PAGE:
(Photo: Kirstin McKee)
Come December, the renovated and expanded Cooper Hewitt will welcome back visitors with a bold new look. The tricky task of reimagining the graphic identity of the Smithsonian Design Museum was taken on by Pentagram’s Eddie Opara, who tapped Chester Jenkins to work his typographical magic. Jenkins, co-founder of Brooklyn-based Village, created a custom typeface—Cooper Hewitt—that the museum has released into the digital wild: the bold sans serif can be downloaded free of charge as installable fonts, Web font files, and open-source code. Having taken the recent press preview of the museum as an excuse to follow Jenkins around and ask him his views on the various typefaces that were revealed by the painstaking restoration of the Andrew Carnegie Mansion, we agreed to relent if he would answer just seven more questions. He graciously agreed.
What three words best describe the Cooper Hewitt typeface?
Objective. Accessible. Spirited.
How does Cooper Hewitt differ from your Polaris Condensed?
The width of Cooper Hewitt is based on the Semicondensed version of Polaris, which only exists as beta fonts on the computers at Pentagram and UFOs on my hard drive. When I drew the Cooper Hewitt types, I didn’t recycle the outlines of Polaris, but instead drew everything from scratch, referring to Polaris Semicondensed, not simply tweaking it.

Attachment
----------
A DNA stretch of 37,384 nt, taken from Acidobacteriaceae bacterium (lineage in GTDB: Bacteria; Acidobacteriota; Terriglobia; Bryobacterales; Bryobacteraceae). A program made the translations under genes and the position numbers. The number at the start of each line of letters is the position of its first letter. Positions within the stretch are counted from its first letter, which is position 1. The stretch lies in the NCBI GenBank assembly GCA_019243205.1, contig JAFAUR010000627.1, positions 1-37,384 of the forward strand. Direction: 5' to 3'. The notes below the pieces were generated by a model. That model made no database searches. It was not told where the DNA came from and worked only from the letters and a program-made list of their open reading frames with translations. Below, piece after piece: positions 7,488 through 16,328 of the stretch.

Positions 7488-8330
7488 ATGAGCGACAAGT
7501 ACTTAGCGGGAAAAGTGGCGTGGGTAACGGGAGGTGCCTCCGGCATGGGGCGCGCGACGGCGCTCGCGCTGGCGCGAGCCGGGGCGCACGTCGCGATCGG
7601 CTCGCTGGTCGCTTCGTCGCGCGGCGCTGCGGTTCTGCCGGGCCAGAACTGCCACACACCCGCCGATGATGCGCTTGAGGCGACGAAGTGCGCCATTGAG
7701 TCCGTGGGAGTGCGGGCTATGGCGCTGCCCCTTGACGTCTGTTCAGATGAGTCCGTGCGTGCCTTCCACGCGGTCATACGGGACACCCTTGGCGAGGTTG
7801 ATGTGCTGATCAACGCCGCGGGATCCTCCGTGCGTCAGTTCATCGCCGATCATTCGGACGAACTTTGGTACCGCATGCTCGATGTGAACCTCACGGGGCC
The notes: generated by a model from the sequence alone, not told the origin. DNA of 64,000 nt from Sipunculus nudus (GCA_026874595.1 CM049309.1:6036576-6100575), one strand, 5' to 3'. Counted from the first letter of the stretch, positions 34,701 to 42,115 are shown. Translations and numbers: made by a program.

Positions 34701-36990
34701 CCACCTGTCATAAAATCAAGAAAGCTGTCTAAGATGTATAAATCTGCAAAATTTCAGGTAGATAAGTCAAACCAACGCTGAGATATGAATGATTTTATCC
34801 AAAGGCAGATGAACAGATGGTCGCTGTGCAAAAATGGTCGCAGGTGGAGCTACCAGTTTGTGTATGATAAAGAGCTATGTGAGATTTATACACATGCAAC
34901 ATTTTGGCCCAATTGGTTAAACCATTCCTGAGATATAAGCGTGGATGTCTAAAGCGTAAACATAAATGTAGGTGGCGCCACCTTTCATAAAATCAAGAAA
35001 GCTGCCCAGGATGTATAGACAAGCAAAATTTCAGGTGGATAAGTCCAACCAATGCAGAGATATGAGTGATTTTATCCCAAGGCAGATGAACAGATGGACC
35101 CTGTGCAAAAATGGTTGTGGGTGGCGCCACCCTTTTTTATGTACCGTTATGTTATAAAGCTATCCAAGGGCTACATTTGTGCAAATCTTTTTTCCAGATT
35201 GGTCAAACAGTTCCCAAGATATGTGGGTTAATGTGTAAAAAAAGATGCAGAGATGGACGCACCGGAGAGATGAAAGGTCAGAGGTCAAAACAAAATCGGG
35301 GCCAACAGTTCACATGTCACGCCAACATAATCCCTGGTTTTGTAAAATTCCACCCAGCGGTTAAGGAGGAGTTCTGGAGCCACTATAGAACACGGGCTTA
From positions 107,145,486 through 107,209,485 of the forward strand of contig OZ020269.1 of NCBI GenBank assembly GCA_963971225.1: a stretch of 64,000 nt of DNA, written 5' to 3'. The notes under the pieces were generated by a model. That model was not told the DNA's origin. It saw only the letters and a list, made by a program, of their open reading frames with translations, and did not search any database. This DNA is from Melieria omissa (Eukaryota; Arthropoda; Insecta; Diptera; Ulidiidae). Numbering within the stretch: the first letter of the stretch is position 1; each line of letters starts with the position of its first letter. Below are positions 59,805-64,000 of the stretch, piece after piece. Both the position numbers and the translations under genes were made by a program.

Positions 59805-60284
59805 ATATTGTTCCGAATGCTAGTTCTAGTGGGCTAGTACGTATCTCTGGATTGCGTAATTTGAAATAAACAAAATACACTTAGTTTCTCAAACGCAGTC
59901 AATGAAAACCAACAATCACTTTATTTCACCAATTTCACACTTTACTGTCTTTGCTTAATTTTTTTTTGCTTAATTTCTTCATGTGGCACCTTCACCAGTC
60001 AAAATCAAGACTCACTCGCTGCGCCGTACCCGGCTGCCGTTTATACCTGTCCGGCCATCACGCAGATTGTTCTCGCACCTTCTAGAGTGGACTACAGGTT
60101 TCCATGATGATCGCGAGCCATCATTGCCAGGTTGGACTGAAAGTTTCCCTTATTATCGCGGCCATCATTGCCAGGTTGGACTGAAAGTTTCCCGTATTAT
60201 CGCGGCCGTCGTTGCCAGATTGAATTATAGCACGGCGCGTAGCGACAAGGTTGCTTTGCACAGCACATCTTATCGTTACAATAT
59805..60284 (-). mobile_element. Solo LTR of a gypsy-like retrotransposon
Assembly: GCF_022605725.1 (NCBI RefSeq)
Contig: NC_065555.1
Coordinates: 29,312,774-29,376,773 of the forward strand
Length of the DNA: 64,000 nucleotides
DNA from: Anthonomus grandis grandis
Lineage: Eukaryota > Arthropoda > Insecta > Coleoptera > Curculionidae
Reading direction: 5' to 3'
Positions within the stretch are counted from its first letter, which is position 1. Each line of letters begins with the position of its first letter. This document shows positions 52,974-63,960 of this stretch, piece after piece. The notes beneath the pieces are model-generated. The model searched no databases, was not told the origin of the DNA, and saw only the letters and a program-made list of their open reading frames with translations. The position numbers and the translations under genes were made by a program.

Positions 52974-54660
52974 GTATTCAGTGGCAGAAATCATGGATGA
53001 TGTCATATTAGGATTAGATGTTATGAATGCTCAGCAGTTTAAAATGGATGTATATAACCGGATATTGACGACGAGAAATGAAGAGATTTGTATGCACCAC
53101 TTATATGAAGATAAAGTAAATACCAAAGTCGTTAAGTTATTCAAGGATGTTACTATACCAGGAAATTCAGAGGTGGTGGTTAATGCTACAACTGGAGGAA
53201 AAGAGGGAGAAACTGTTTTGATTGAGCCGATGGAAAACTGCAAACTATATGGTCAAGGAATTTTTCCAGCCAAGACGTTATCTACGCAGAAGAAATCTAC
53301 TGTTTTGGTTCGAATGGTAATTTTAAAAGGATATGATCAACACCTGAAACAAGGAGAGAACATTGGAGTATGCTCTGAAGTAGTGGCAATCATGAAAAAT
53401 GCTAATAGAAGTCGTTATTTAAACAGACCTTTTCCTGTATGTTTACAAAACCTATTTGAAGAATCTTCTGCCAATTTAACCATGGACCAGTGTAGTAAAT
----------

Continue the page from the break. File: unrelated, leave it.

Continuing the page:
The range of weights is greater in Cooper Hewitt; while a couple of the master weights were based on Polaris, the family of fonts has a different internal structure. A significant stylistic difference is in the hewing to horizontal and vertical stroke endings, as opposed to the angled terminal strokes which are a touchstone of Polaris. Then there are the “plateaus”—or “plateaux” for the linguistic sticklers—within most of the curves in round glyphs. You can’t really see them at anything less than a million points, but they separate the two designs. And the numerals and currency glyphs depart significantly from Polaris.
Village is a type co-op—what is that exactly and who are the members?
Village is a group of a dozen small foundries from around the world. While not technically organized as a co-operative, our model was the first of its kind in the digital era, as far as we are aware. We contact our members to discuss important decisions, such as adding new members to the group. The members sometimes collaborate with each other, and often pass along custom projects where one member is more suited than another. We also avoid stepping on each others’ toes; one member will not publish a design if it’s stylistically close to another member’s design. We distribute the work of our members: A2-Type, Blackletra, Feliciano Type Foundry, Klim, LuxTypo., MCKL, Schwartzco, Type Supply, and Urtd. We publish work through two foundries: Constellation and Incubator.